New VR Experience! "The Process of Brewing Japanese Sake"
Opening at the Japan Sake and Shochu Information Center on March 1st, 2019!
In recent years, sake brewery tours and regional culture tours with a focus on sake breweries (sake brewery tourism) have been popular among travelers from overseas. However, since sake brewing is limited to the winter, it is difficult to allow visitors to actually watch the process at the brewing sites that handle microorganisms. Therefore, on March 1st, 2019, the Japan Sake and Shochu Information Center is starting a service providing a virtual sake brewing experience.
Overview of the
Virtual Sake Brewing Tour
It is difficult to watch the actual process of brewing sake, even in sake breweries
Because the period for brewing sake is limited and there are issues with hygiene and the sheer size of factories, it is difficult to observe the process of brewing sake, even if you actually visit a sake brewery. Therefore, we began a service that allows people to understand Japanese sake better through experiencing a virtual factory tour.
Available at the "Japan Sake and Shochu Information Center"
Although sake is brewed across Japan, areas where rice is produced, particularly the Tohoku, Shin'etsu, and Kansai regions, are particularly famous. The virtual factory tour explains the production process in English in a manner that is easy to understand. The virtual factory tour can be experienced at the "Japan Sake and Shochu Information Center" in Toranomon in Tokyo.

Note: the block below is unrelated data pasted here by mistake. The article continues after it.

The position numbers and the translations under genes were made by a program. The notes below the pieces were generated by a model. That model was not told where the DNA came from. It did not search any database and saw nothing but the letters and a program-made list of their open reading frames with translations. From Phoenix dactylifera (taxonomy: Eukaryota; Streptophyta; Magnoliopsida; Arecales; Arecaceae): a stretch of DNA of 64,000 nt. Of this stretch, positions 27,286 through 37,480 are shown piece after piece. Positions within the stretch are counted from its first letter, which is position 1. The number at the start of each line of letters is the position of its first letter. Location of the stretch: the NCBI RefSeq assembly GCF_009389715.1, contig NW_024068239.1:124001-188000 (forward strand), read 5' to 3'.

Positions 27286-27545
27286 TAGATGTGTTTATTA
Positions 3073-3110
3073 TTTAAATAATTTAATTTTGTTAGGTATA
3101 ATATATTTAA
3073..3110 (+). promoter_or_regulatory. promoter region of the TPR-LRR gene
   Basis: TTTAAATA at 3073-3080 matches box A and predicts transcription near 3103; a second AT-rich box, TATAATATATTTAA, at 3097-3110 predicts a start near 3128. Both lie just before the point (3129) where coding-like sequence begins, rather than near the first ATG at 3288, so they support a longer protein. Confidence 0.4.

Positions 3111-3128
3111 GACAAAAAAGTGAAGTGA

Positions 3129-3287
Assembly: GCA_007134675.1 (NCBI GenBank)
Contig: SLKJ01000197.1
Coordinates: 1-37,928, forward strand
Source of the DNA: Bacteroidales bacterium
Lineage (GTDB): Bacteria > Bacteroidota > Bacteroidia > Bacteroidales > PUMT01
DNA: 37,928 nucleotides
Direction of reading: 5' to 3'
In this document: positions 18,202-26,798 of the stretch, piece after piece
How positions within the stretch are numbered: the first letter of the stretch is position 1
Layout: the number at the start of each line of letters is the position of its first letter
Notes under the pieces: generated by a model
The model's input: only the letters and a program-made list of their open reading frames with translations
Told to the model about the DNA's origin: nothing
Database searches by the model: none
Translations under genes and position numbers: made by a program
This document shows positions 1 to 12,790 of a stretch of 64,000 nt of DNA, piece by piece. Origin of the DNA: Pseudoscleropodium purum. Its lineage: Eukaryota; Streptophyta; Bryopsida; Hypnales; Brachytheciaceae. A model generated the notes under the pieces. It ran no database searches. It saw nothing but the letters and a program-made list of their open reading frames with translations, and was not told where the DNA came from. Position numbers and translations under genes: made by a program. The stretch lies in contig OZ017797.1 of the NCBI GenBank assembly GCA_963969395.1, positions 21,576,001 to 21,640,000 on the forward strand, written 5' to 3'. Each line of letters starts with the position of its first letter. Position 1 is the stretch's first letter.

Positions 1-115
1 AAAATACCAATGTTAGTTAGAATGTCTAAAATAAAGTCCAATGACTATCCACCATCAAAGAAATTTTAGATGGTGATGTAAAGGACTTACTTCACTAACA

360° 4K3D Video
After putting on a VR headset and headphones, visitors experience the virtual factory tour through the 360-degree 4K3D video. The tour takes roughly 8 minutes.
The experience is free and does not require a reservation
There are 4 VR headsets at the Japan Sake and Shochu Information Center, and visitors can use them for free without making a reservation.
Content of the Virtual Sake Brewing Tour"
Sake Ingredients: Water
Delicious Japanese sake starts with pure spring water that has been nurtured by nature.
Sake Ingredients: Rice
Rice for sake is carefully cultivated. The types of rice used for sake include Yamada Nishiki, Omachi, Gohyakumangoku, and others that are specialized for their use in Japanese sake, rather than Koshihikari, Hitomebore, Hinohikari, and others that are better suited for eating.
The History of Japanese sake
In the Nara period 1,300 years ago, sake was brewed using methods that are similar to those that are in use today. In ancient times, sake was a special beverage that was created from valuable rice, and there was a practice of drinking it during festivals and sacred, formal, and ceremonial occasions.
The Process of Brewing Japanese Sake
Polishing the Rice
Japanese sake brewing takes place between the autumn, when the new rice crop is harvested, and the winter. The outer surface of the rice is polished to provide a refreshing taste. You can see quite a difference before and after polishing the rice.
Washing the Rice, Steeping the Rice, Steaming the Rice